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Denialism

Denialism 770 Adam Sitze decision to delay the provision of ARVs to South Africans between 1999 and 2003. This argument may be summarized as follows: HIV is not the only cause of the many immune deficiencies weakening the South African body politic; poverty also causes the acquisition of immune deficiencies; the science grounding HIV’s existence and treatment is not only questionable but racist; ARVs can neither prevent nor treat the acquisition of poverty-based immune deficiencies; ARVs are linked to the interests of multinational capital; ARVs are not even a cure for HIV and are toxic besides.2 Whatever the merits of these claims are on their own terms (the racism of HIV/AIDS epidemiology certainly has been well documented), ‘‘Castro Hlongwane’’ adds them up, by a kind of kettle logic, to reach what seems to have been a presupposed conclusion: the Ministry of Health need not rush to include ARV treatments as a part of the fight against HIV/AIDS in South Africa. The Treatment Action Campaign (TAC) estimates that this conclusion has led to the unnecessary deaths of thousands of poor people. It is tempting to read ‘‘Castro Hlongwane’’ as a mere effect of a more fundamental economic logic, such that http://www.deepdyve.com/assets/images/DeepDyve-Logo-lg.png South Atlantic Quarterly Duke University Press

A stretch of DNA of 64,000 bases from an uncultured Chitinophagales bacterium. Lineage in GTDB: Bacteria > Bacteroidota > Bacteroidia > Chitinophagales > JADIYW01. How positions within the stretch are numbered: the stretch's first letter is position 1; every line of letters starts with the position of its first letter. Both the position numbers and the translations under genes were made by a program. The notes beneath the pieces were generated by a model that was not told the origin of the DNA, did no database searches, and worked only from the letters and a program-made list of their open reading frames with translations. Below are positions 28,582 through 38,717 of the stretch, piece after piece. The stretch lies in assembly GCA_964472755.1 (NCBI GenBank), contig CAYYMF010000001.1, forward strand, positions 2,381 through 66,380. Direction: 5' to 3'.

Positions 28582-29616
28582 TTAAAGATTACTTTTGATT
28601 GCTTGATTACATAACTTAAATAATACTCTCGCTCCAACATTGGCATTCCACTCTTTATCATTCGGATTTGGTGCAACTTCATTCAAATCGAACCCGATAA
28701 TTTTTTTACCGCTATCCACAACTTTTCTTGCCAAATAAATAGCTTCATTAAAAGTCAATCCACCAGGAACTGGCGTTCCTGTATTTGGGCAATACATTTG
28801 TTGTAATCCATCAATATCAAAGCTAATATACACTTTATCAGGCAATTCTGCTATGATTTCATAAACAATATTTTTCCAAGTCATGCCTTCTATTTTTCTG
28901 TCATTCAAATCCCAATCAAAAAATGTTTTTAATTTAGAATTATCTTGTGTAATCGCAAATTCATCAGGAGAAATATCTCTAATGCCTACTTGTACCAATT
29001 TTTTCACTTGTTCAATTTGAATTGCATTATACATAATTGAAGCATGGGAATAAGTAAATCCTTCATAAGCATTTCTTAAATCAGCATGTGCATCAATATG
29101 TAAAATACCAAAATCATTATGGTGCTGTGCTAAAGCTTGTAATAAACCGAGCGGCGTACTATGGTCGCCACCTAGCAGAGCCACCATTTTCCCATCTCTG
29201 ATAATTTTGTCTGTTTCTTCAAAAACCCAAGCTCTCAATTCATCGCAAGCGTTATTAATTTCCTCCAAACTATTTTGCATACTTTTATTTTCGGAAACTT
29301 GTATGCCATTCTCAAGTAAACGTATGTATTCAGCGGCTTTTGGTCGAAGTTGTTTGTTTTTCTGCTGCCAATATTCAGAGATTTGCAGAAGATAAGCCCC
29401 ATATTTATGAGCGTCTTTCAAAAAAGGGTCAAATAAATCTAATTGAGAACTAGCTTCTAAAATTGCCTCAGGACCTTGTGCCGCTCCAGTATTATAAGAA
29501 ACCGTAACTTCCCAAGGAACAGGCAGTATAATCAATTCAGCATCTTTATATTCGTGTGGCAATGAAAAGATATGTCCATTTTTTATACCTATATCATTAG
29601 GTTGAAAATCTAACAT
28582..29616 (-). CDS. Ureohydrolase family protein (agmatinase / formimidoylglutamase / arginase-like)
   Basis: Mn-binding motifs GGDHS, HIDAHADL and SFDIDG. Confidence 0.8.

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Publisher
Duke University Press
Copyright
Copyright 2004 by Duke University Press
ISSN
0038-2876
eISSN
1527-8026
DOI
10.1215/00382876-103-4-769
Publisher site
See Article on Publisher Site

Abstract

770 Adam Sitze decision to delay the provision of ARVs to South Africans between 1999 and 2003. This argument may be summarized as follows: HIV is not the only cause of the many immune deficiencies weakening the South African body politic; poverty also causes the acquisition of immune deficiencies; the science grounding HIV’s existence and treatment is not only questionable but racist; ARVs can neither prevent nor treat the acquisition of poverty-based immune deficiencies; ARVs are linked to the interests of multinational capital; ARVs are not even a cure for HIV and are toxic besides.2 Whatever the merits of these claims are on their own terms (the racism of HIV/AIDS epidemiology certainly has been well documented), ‘‘Castro Hlongwane’’ adds them up, by a kind of kettle logic, to reach what seems to have been a presupposed conclusion: the Ministry of Health need not rush to include ARV treatments as a part of the fight against HIV/AIDS in South Africa. The Treatment Action Campaign (TAC) estimates that this conclusion has led to the unnecessary deaths of thousands of poor people. It is tempting to read ‘‘Castro Hlongwane’’ as a mere effect of a more fundamental economic logic, such that

Journal

South Atlantic QuarterlyDuke University Press

Published: Oct 1, 2004

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